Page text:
As you may know, I’ve been wearing hijab for 10 years now. So what I was going to wear, and who I wanted to interact with during Eryn’s delivery was a bid deal. Little did I know we really wouldn’t have time to worry about that.
This is a post about Eryn and how she came into this world.
I LOVED being pregnant. Loved it. Thank God we had an easy and healthy pregnancy. The baby grew right on schedule, my pee sticks were always the right colour, the placenta was in a great anterior position, my blood pressure was normal throughout, and I exercised every day. Alhamdulillah. Sure, I had morning sickness, swelling, sciatic pain, terrible backache… but we were healthy. That’s all that mattered.
I completely and utterly fell in love with the little life inside, and really, never felt more in tune with “my purpose” as a woman. (I’m not saying that women are baby factories. I am saying that personally, I got a little hippy dippy sometimes with the hormones and just felt so damn fertile that flowers would grow in my footsteps as I walked barefoot in the fields. In reality, it was more like I got terribly protective of my belly as I trudged through pedestrian commuter traffic on the subway each day — and growled at anyone who dared to bump the bump.) We even named the fetus “squishy” after the baby jellyfish that Dory meets in Finding Nemo. What can I say, a baby jellyfish looks a lot like a fetus on ultrasound at 8 weeks.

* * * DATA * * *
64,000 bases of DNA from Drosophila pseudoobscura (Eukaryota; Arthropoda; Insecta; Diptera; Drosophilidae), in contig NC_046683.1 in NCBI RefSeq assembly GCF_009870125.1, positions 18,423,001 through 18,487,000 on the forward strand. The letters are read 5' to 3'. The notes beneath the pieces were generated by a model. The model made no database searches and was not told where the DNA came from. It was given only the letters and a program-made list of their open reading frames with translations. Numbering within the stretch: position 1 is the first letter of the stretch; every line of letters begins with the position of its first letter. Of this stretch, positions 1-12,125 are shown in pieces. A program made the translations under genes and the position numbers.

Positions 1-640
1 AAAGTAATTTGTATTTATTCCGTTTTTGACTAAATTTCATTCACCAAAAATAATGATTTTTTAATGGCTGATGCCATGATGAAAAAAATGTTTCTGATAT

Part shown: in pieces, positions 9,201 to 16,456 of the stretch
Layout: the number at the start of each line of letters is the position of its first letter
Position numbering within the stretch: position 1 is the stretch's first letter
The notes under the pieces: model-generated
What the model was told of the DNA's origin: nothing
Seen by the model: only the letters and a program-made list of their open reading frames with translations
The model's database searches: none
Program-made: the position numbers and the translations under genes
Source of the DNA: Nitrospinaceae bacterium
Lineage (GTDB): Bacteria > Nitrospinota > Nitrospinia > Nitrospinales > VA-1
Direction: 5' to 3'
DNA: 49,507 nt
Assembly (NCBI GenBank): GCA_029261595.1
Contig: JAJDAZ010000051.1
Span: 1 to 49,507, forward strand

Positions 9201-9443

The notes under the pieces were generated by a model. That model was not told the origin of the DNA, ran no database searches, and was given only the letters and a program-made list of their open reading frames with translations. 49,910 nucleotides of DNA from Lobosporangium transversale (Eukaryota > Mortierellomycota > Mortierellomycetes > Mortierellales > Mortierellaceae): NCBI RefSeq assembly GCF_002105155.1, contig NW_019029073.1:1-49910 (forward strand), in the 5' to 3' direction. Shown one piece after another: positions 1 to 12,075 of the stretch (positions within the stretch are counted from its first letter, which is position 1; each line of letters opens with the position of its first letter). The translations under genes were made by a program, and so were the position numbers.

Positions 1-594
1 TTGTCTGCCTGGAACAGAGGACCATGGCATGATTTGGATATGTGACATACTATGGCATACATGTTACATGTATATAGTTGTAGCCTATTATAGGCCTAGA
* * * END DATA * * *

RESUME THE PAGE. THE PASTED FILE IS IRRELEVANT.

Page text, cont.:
I fell so much in love with squishy, that I actually got a little sad when they had to break my water. The intern asked me what my problem was, and while in active labour, I had to explain this unspeakable, ethereal connection I had with my unborn baby, and that I just didn’t want to sever the tie. I was so much in love that it took about 6 weeks post-partum for me to stop crying over the end of my pregnancy and that I had given my baby to the world. Squishy was no longer mine alone.